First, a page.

Getting alone with God
The young Hudson Taylor, newly converted, began to feel, as all new believers do, the desire to serve God in some practical way.
Finding that he had a spare afternoon, young Hudson decided to spend it in prayer. That is an immediate challenge to any young man today, who might, instead, spend the afternoon on the PlayStation or with friends at the mall. Who spends a whole afternoon in prayer?
Even those who are committed to the idea of mission may find that their initial impulse is not necessarily Godward. Research is good, valuable, helpful. Planning is critical. Advice from key leaders, seasoned professionals, may prove foundational. But, if you are seeking to impact a town or region with the gospel then let Hudson Taylor’s first lesson speak to you.
If you’re going to be a leader you need to turn aside and spend time with God. Did this simple spiritual truth get quietly relegated to the second division while the Premiership players published their runaway bestsellers? Hudson Taylor’s testimony could strike us as simplistic. Well, let’s risk it…
HT: ‘Well do I remember that occasion. How in the gladness of my heart I poured out my soul before God; and again and again confessing my grateful love to Him who had done everything for me – who had saved me when I had given up all hope and even desire for salvation…’
‘Some self-denying Service‘
He continues, ‘I besought Him to give me some work to do for Him, as an outlet for love and gratitude; some self-denying service, no matter what it might be, however trying or however trivial; something with which He would be pleased, and that I might do for Him who had done so much for me.
Well do I remember, as an unreserved consecration I put myself, my life, my friends, my all, upon the altar, the deep solemnity that came over my soul with the assurance that my offering was accepted.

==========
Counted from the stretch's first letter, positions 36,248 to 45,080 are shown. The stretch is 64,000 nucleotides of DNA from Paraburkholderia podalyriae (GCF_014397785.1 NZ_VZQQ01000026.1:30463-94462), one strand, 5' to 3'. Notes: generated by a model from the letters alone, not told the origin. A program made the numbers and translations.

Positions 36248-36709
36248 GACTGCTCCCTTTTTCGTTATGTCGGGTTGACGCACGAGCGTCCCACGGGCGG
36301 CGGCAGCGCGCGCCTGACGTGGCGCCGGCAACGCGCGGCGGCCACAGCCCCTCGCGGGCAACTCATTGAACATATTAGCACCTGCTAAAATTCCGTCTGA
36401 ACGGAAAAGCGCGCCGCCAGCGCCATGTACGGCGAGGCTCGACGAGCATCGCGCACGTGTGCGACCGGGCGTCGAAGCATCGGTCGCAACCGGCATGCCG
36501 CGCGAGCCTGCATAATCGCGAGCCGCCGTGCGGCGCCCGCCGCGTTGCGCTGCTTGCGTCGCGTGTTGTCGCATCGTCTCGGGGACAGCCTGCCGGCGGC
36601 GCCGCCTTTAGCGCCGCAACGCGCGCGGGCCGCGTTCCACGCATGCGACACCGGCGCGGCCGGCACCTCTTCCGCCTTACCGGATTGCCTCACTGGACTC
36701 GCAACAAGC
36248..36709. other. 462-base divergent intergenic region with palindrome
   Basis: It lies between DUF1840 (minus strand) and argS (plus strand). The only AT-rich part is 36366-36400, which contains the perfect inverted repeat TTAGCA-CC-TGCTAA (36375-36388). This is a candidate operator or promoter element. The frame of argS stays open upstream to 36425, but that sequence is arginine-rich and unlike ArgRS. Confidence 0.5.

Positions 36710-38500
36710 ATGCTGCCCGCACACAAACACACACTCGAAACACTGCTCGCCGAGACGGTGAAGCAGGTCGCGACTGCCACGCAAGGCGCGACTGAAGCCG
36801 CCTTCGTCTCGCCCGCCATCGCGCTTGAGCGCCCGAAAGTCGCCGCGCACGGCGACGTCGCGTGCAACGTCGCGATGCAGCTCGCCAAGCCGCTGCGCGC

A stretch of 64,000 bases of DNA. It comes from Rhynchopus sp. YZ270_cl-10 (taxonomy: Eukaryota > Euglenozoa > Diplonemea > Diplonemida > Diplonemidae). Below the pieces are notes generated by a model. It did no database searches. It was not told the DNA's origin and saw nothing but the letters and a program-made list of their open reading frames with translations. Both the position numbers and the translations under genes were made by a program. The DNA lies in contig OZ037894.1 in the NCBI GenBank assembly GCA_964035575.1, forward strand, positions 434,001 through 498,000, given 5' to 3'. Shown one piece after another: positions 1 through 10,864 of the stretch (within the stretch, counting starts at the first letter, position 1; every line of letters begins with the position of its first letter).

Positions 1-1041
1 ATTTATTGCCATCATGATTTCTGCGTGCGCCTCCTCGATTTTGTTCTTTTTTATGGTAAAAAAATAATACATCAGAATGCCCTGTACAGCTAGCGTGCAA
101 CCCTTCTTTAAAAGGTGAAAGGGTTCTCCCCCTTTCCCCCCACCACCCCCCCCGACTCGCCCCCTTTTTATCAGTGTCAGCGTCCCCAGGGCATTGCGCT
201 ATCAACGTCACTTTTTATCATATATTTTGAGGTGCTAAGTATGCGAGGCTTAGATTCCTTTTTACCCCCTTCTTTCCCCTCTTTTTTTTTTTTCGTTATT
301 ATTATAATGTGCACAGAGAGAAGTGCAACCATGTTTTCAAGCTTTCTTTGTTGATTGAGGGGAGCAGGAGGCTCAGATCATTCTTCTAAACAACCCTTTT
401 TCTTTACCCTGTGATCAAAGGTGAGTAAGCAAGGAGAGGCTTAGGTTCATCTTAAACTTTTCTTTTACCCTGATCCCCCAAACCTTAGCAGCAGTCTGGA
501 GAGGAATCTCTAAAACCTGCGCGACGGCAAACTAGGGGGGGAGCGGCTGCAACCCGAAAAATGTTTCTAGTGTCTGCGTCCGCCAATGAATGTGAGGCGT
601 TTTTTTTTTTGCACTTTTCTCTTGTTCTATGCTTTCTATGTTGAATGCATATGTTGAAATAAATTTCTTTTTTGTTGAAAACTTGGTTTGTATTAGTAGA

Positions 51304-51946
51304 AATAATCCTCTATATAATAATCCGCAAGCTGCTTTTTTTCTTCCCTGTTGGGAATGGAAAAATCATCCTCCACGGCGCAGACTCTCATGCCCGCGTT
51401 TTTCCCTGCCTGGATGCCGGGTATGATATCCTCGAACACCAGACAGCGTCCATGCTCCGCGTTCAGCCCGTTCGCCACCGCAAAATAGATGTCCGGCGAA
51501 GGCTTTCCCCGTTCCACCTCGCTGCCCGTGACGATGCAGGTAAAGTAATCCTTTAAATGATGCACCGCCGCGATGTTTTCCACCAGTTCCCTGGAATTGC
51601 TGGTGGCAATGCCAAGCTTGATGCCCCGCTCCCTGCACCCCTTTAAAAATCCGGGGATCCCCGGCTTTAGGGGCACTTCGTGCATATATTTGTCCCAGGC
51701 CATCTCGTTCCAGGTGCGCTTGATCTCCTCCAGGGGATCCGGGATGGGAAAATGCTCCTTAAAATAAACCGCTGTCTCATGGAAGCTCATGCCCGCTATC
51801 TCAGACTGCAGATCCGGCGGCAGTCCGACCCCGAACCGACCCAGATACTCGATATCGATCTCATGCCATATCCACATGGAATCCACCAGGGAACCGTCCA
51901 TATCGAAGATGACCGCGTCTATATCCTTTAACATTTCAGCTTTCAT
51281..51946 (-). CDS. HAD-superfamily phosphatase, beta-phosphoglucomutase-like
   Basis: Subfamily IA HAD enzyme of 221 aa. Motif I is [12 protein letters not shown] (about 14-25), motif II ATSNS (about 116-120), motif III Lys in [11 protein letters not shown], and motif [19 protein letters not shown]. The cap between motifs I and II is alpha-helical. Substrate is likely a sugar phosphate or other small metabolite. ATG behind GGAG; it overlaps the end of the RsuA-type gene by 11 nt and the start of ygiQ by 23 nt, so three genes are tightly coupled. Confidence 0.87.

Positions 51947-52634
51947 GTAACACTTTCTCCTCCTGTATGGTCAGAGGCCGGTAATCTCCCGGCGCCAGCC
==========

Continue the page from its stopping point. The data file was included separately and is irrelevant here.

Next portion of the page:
The presence of God became unutterably real and blessed…I remember stretching myself on the ground, and lying there silent before Him with unspeakable awe and unspeakable joy.’
‘I was no longer my own‘
HT: ‘For what service I was accepted I knew not; but a deep consciousness that I was no longer my own took possession of me, which has never been effaced [has never been erased, has never faded].’
Speaking of an exciting opportunity to become an apprentice to a medical doctor a couple of years later he wrote of how he felt it would take him off course in terms of his calling to serve God: ‘I felt I dared not accept any binding engagement such as was suggested.
‘I was not my own to give myself away; for I knew not when or how He whose alone I was, and for whose disposal I felt I must ever keep myself free, might call for service.
‘Within a few months of this time of consecration the impression was wrought into my soul that it was in China the Lord wanted me…’[i]
To read the next part of the Hudson Taylor story click here
For the first part in the Hudson Taylor Story click here
© 2011 Church History / Lex Loizides
[i] All quotes from James Hudson Taylor, A Retrospect. Also published as ‘To China with Love’ (Bethany House, Minneapolis)